The Ongoing Crisis

Bog Standard

You know you’re an adult when weekends are less ‘vodka shots’ and more ‘cleaning the kitchen counters for the millionth time that week’.

Me: where did all the crumbs come from?!
Also me: *eats copious amounts of peanut butter on toast*

Some people run marathons at the weekend (for fun?!) others, like me, partake in the race of ‘get through all of the house chores so you can spend the evening guilt free on the sofa, pyjama clad, wine in hand’.

So, you can imagine the frustration when an inconvenient obstacle gets in the way of this ritual – like getting stuck in the toilet of your own house. This is what happened to me during what can only be described as an epic adulthood fail.

The weekend had already got off to a rocky start – my attempt at a productive Friday resulted in me dropping a shredder on my TOE and instantly cancelling all my plans (I had no plans) so I could get back into bed and forget all about ‘life admin’.

On Saturday morning I braved the day by getting up early – to clean crumbs, clean more crumbs, iron and … clean more crumbs. On my way to put the kettle on, I stopped for a quick bathroom break in the downstairs toilet.

Then came the moment of horror. As I tried to leave the bathroom, I discovered that the handle had become disconnected from the lock. No amount of shaking the door was going to set me free. I was well and truly stuck.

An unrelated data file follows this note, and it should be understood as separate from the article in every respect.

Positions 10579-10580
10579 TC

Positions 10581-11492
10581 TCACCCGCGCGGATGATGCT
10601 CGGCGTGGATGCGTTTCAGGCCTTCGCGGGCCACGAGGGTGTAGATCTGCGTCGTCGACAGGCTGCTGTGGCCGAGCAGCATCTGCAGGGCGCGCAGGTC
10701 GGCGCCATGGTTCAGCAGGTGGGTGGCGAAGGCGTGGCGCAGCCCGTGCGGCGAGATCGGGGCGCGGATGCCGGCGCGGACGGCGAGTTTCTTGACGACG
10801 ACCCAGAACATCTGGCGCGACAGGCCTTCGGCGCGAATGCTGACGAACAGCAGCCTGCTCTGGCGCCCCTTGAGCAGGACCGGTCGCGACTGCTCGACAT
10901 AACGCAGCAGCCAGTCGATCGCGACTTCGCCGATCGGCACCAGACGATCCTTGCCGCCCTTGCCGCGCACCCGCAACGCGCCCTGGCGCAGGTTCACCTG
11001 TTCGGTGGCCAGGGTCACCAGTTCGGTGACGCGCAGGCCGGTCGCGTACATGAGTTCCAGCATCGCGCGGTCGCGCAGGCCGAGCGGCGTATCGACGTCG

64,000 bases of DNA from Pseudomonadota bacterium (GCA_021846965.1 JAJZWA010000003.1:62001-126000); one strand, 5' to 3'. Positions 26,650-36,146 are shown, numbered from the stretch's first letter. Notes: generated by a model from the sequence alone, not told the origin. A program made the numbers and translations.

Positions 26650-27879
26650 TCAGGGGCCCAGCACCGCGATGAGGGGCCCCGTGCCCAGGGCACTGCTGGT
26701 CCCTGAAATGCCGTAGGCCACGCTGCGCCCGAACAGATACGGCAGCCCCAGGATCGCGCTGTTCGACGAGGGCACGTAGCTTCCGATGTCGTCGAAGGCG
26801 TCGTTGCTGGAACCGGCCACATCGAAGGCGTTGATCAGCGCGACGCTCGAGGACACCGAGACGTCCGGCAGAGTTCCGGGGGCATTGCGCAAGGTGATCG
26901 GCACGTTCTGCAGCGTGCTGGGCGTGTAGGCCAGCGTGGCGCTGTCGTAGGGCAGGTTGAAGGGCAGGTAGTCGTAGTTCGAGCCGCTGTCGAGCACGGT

In the first few moments, I felt like the powerful lead in a film – this was my moment, I was going to break free and be the heroine in my own story. Then I realised I’d left my phone upstairs and promptly burst into tears.

I looked around for some sort of ‘tool’ to break the door down with but there’s only so much damage a ’52 things to do while you poo’ book can do.

I opened the window and contemplated climbing out. Thanks to Storm Eunice (and the fact I can barely fit my head out of that window let alone my post lockdown body) I ruled it out.

Having now been in the toilet for what felt like FOREVER (10 minutes), I started to panic. I made one last attempt to get out by shouting to the dog, hoping he’d developed opposable thumbs and could release me. He didn’t move from the sofa.

I’d just started to plan the Netflix documentary of my ordeal (how I survived on tap water and flagged down passing by Deliveroo drivers for food by waving out the window) when my husband came home.

He released the lock from his side and welcomed me with a big hug (before laughing hysterically and explaining how everyone in the family would be hearing about this).

Normal business resumed after that and I was able to make it to the sofa in time for Ant & Dec’s Saturday Night Takeaway (phew).

The moral of the story is always take your phone to the toilet.


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